BEYOND BERGEN: A former longshoremen’s union vice president was sentenced to 28 years in federal prison today for his role in shaking down members at Port Newark and Port Elizabeth for Christmas season tribute.
Nunzio LaGrasso, 64, of Florham Park, previously admitted conspiring to extort the holiday payments from members of ILA Local 1478, following the largest Mafia roundup in the history of the New York/New Jersey area more than four years ago.
A slew of witnesses and tapes secretly made during high-level mob meetings led to the arrests of nearly 130 members and associates of seven Mafia organizations — including the New Jersey-based Decavalcante Crime Family — some of whom were charged with murder, extortion, theft and a host of other federal crimes stretching back nearly 30 years.
Through a series of indictments on both sides of the Hudson, federal prosecutors said they dismantled organizations that had run wild for decades — stealing everything from electronics to cigarettes, carrying out hits and extorting honest businessmen who paid up so they wouldn‘t have limbs broken or businesses destroyed.
The indictments unsealed in January 2011 read like primers on the businesses of the Colombos, as well as the Bonanno, Gambino, Genovese and Luchese crime families, among others, explaining members’ roles in each enterprise and the workings of the La Costra Nostra “Commission,” a ruling class of the leaders of each family. Taken together, they laid out what for many has seemed TV or film myth.
(SEE: Indictments in biggest New York/New Jersey Mafia bust read like organized crime manuals)
Arrests in the coordinated efforts stretched from Rhode Island to Delaware.
In New Jersey, 15 mobsters and associates were charged — among them, LaGrasso and 59-year-old co-defendant Stephen Depiro of Kenilworth, who managed the Genovese family’s control over the New Jersey waterfront since at least 2005.
Depiro was charged along with LaGrasso in the Christmas shakedown.
Crime-family members also extorted a concrete contractor working on Liberty View Harbor in Jersey City, threatening to seriously hurt him and his business if he didn‘t pay up, the government said. The same was done to other businessmen in Manhattan, Staten Island and New Jersey, indictments returned by federal grand juries alleged.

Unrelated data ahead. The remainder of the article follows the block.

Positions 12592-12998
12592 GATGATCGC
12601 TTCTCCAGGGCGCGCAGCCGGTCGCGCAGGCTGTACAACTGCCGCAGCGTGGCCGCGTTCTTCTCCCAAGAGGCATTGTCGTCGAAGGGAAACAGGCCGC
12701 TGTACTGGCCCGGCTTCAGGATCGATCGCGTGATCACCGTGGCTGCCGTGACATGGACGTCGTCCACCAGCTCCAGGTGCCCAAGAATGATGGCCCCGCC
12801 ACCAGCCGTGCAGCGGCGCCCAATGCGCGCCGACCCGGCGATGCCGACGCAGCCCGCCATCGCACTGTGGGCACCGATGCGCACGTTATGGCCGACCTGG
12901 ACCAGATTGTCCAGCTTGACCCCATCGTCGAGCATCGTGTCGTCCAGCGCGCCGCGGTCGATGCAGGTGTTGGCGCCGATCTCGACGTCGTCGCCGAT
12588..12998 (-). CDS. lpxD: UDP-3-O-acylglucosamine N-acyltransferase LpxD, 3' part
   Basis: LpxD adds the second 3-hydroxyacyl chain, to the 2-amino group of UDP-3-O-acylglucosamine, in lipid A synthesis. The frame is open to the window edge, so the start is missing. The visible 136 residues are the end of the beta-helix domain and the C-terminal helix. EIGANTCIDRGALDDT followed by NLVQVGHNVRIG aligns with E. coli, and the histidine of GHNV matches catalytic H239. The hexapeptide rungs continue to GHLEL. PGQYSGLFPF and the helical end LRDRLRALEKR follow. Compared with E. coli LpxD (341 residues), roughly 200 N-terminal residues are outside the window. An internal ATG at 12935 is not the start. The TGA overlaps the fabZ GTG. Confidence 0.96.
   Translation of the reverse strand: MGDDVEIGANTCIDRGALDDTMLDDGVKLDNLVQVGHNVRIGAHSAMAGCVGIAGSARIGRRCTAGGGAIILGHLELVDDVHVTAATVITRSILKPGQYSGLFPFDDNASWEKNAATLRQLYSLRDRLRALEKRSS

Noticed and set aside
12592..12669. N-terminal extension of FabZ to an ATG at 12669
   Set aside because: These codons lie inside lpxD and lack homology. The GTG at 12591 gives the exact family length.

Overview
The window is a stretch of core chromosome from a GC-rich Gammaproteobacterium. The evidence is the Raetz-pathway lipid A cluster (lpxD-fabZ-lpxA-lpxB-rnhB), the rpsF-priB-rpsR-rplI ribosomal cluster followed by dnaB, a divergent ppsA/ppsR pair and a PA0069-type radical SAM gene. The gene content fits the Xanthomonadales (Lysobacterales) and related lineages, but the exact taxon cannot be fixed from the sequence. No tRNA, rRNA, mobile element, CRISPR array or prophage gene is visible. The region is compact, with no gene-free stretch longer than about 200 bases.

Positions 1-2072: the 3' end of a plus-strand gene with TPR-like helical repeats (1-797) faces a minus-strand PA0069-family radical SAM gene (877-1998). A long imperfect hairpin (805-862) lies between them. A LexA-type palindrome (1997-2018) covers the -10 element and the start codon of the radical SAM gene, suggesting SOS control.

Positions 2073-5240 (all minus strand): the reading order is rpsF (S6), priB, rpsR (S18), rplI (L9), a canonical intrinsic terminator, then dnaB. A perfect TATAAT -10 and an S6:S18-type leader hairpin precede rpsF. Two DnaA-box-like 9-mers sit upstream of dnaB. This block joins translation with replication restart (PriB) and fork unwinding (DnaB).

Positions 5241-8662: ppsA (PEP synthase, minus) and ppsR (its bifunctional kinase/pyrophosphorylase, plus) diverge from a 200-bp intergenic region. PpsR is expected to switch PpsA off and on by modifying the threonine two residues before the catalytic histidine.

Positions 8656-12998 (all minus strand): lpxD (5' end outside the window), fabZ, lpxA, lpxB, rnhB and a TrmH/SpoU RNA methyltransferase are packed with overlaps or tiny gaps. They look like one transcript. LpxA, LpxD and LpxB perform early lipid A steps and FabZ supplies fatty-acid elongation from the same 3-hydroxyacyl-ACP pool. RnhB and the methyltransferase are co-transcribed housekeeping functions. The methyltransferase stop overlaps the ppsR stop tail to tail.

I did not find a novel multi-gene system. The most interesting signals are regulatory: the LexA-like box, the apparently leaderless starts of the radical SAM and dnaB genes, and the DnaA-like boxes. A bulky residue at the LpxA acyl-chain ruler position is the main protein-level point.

During their guilty pleas, LaGrasso, Depiro and 79-year-old co-defendant Albert Cernadas of Union – a former ILA Local 1235 president and executive vice president — admitted “conspiring to compel tribute payments from ILA union members who made the payments based
on actual and threatened force, violence and fear,” U.S. Attorney Paul J. Fishman said.
“The timing of the extortions typically coincided with the receipt by certain ILA members of ‘Container Royalty Fund’ checks, a form of year-end compensation,” the U.S. attorney said.
“Our ports and those who work there play vital roles in our region’s economy and security,” Fishman said. “Paying tribute to the mob is not an acceptable cost of doing business in New Jersey.
“Workers should be free to pursue an honest living without being worried that their own union representatives will shake them down.”
DePiro is scheduled to be sentenced in federal court in Newark on Friday.
Fishman credited the FBI’s New Jersey agents, as well as the U.S. Department of Labor Office of Inspector General, Office of Labor Racketeering and Fraud Investigations.
He also also thanked the Waterfront Commission of New York Harbor for its cooperation and assistance in the investigation.
Representing the government are Assistant U.S. Attorney Jacquelyn M. Kasulis of the Eastern District of New York in Brooklyn and Assistant U.S. Attorney Anthony Mahajan of Fishman’s office.
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